Wonderful nostalgia has once again appeared in the Watford Observer with a report and picture of a horse and cart attempting to proceed through a flooded Watford High Street in 1907.

It was heading in the direction of Bucks, the well-known locally established bakers and confectioners. However, the information in the report is not entirely accurate with regard to Bucks. Bucks was also well known locally and in surrounding areas for running a hospitality business. In their High Street premises they also had an events area where licensed catering would be provided for local businesses to use for social and special events. Bucks would also cater for other special occasions, including providing licensed catering for Watford Borough Council.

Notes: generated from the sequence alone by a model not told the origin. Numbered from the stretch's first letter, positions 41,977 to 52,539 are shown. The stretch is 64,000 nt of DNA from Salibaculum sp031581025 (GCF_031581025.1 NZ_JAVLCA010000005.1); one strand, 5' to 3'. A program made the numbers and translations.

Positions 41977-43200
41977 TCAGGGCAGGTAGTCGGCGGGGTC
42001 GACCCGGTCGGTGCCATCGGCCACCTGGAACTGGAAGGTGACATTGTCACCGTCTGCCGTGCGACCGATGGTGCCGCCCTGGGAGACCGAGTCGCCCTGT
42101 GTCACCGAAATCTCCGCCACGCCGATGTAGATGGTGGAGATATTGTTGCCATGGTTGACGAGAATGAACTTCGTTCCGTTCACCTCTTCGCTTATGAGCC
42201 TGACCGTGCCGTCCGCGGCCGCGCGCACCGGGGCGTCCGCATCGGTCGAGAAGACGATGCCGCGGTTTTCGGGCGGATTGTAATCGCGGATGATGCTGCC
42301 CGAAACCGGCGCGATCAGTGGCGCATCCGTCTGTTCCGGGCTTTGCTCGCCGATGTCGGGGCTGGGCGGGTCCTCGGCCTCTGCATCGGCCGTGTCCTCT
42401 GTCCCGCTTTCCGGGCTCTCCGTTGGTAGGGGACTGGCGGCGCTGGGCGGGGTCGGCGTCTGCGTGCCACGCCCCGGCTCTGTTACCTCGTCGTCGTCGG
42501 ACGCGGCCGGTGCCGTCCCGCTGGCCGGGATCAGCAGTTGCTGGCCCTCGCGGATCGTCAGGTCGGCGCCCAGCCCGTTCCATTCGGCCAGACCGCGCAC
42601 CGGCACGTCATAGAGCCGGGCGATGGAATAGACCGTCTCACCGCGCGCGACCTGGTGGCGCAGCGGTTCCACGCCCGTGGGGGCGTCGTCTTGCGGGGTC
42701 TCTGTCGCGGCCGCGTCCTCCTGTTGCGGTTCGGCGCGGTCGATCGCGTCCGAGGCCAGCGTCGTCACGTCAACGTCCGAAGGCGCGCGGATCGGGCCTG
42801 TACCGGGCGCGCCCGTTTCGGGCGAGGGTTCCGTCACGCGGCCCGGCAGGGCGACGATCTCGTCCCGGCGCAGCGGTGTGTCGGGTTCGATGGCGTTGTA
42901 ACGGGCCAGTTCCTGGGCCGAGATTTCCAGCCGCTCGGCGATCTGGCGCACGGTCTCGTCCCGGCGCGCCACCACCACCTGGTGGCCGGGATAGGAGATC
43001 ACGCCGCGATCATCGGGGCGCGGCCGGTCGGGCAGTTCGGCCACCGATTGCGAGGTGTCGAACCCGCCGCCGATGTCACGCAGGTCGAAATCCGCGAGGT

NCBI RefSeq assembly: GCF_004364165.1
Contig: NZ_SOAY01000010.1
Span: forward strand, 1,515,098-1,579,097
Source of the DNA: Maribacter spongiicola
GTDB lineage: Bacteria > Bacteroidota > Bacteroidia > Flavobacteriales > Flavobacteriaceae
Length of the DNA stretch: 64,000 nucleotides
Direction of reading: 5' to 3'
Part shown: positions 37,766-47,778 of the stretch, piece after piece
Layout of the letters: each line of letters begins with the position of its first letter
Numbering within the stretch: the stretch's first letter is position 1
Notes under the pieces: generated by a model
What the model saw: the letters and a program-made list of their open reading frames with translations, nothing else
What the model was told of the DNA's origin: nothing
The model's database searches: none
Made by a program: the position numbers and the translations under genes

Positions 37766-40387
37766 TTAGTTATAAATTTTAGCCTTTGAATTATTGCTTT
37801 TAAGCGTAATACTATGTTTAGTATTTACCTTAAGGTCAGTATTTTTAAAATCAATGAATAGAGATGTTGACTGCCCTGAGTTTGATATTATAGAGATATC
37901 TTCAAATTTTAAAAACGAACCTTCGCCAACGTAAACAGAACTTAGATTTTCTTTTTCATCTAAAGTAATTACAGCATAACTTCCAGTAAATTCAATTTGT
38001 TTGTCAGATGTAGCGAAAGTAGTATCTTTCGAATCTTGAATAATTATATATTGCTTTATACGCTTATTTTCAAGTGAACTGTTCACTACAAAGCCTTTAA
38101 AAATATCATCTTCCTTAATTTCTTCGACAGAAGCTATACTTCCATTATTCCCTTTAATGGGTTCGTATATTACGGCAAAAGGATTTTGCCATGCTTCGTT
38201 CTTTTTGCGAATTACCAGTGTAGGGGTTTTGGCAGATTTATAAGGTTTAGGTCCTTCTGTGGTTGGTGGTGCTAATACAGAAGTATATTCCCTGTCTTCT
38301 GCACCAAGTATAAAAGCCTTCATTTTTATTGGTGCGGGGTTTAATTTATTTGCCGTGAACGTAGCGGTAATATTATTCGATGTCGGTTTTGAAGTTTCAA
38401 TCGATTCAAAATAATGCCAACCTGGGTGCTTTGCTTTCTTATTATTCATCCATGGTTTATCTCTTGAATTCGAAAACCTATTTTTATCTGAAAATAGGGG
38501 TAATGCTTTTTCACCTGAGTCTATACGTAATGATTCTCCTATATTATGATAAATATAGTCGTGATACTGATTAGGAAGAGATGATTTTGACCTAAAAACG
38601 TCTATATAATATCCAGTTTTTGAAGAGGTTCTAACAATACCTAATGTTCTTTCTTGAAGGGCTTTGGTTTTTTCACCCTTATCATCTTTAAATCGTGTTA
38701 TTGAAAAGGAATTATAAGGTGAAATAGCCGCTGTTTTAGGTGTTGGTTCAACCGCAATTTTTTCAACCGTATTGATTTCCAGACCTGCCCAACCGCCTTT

Adding to the information regarding the picture of Bucks, the lime trees opposite Bucks stood in front of the Lime Tree Temperance Hotel that in later years was called Dudley’s Corner. Looking at the picture you can see Wrens to the right of Bucks. Wrens specialised in horse tack and saddlery as well as other equipment for various sporting activities.

To the left of Bucks as you look at the picture is Empress Tea Rooms and Restaurant. The site of the Empress Tea Rooms was intended as the site for the terminus of the Metropolitan Railway Branch from Moor Park. The original plans were greatly modified because of objections to the proposed railway having to cross the Countess of Essex Cassiobury Estate. When the line was opened in 1925 by Alderman M.A.Thorpe, the new station was then sited on the edge of the Cassiobury Estate.

I do hope readers find this interesting as I do regarding Watford’s past.

Ernie MacKenzie

Gammons Lane, Watford